By Kyle Anderson
Updated July 01, 2013 at 09:53 PM EDT
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By now, you’ve probably combed through Entertainment Weekly‘s All Time Greatest issue, which features our humble picks for the 100 best albums ever made. (Within certain paremeters—the lack of jazz or, you know, Beethoven should have tipped you off to the list’s limitations.)

Though I’m proud of the amount of hip-hop, R&B, and pop featured on the final tally of 100, the list is dominated by rock albums. That’s to be expected, as rock music (and particularly the albums made by the Beatles, the Rolling Stones, and Bob Dylan) set the template for what an album was and what it could be, and there have been few variations on that template since the ’60s. (For all its forward-thinking and genre-hopping, Kanye West’s My Beautiful Dark Twisted Fantasy is structured and paced an awful lot like a Beatles LP.)

Plus, traditional rock music had a few decades’ worth of a jump on other genres we incorporated into our list, so Rubber Soul and Blonde On Blonde have had an extra 20 years to constantly re-entrench themselves, while the legacies of the first wave of great hip-hop albums are only now just being established.

But another pattern emerged as we were putting the list together: As we considered newer albums to incorporate into the conversation, fewer and fewer of them were rock albums.

The newest straight-ahead rock albums on the list are Queens of the Stone Age’s 2002 release Songs for the Deaf (number 98) and Arcade Fire’s 2004 debut Funeral (56). (Though Funeral would certainly fall under the genre tag of “indie rock,” that album’s adherence to orchestral flourishes and church organ make it almost a series of anti-rock gestures.) The rest of the “newer” rock albums are few and far between—in fact, the White Stripes’ 2001 album White Blood Cells is the only other 21st century rock album that we put on the list (and you can have PJ Harvey’s 2000 Stories From the City, Stories From the Sea if you really want to argue about it, but considering Harvey’s ’90s output, that doesn’t necessarily qualify as rock either). Several others were considered, including the Yeah Yeah Yeahs’ Fever To Tell, the Strokes’ Is This It? and Green Day’s American Idiot, but nothing felt transcendent enough to be included (Fever is too inconsistent, Is This It? is aging poorly, and American Idiot tends to get tripped up by its narrative).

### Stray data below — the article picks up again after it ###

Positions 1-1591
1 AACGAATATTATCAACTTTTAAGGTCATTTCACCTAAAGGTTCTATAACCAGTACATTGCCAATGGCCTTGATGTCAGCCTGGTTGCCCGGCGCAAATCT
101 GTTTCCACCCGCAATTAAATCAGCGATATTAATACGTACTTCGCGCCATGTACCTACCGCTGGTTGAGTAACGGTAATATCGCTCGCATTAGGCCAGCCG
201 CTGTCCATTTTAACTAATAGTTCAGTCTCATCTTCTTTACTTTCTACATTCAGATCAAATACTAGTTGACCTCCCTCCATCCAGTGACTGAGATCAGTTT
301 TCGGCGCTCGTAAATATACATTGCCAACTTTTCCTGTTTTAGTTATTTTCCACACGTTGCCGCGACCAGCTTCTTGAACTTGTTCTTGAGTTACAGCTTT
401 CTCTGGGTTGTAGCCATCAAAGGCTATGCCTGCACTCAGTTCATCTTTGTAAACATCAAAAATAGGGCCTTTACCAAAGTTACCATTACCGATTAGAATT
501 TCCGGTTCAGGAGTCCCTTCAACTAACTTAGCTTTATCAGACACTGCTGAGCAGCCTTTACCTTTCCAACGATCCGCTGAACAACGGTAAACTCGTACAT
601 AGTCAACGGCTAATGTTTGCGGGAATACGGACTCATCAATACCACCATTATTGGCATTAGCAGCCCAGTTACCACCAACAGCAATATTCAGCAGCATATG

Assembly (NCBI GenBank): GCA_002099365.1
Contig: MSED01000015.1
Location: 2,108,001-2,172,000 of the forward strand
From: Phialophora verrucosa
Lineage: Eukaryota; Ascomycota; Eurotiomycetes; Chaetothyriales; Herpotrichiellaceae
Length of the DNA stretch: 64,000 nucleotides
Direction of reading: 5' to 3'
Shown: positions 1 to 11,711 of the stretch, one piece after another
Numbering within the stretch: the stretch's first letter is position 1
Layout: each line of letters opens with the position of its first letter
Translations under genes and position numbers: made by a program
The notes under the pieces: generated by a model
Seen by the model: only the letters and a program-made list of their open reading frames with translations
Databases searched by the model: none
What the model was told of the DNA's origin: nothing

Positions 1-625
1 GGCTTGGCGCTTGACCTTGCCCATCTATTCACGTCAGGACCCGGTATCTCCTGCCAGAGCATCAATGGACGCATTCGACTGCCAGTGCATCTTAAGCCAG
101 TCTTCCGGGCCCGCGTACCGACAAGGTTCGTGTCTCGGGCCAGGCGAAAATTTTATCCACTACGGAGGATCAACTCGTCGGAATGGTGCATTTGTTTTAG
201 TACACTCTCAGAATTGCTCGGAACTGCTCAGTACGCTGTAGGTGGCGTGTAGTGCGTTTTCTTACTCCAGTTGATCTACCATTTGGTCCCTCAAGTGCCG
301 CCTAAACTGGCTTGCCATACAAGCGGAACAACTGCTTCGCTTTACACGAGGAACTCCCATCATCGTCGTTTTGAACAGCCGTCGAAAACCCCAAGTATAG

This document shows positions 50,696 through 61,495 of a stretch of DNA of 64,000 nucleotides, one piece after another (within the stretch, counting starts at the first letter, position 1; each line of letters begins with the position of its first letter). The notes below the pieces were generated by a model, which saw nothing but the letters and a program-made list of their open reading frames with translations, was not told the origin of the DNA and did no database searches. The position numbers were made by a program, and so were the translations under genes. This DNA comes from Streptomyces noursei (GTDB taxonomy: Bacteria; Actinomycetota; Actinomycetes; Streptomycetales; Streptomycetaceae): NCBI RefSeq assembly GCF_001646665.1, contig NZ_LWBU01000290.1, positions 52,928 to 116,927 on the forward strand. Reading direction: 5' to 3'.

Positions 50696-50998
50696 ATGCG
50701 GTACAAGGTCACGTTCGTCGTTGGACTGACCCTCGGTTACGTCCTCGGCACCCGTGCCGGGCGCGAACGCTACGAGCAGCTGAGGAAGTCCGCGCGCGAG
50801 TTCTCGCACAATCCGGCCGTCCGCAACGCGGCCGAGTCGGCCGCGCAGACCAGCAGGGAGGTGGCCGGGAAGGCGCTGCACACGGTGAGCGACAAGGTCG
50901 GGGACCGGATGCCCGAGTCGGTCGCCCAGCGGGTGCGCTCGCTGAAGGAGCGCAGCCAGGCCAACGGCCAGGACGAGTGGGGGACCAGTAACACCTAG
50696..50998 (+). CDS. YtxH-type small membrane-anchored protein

A writer friend of mine once referred to grunge as “rock’s last best thing.” What he meant was it was the last time guitar-based music would find itself at the center of any kind of monoculture (mostly because the very idea of monoculture, especially in music, is pretty much dead, “Get Lucky” notwithstanding). But was that also the end of consistently great rock albums? Or has the long shadow of those ’60s greats made it harder to consider the greatness of a rock album?

More importantly, I ask you a simple question: What was the last truly great rock album? And what does a rock album need to do to go toe-to-toe with all those canonical legends from half a century ago? Sound off in the comments and listen in Tuesday afternoon at 2 PM Eastern on Entertainment Weekly Radio (SiriusXM 105) when our music staff discusses the picks in our All Time Greatest issue, on stands now.


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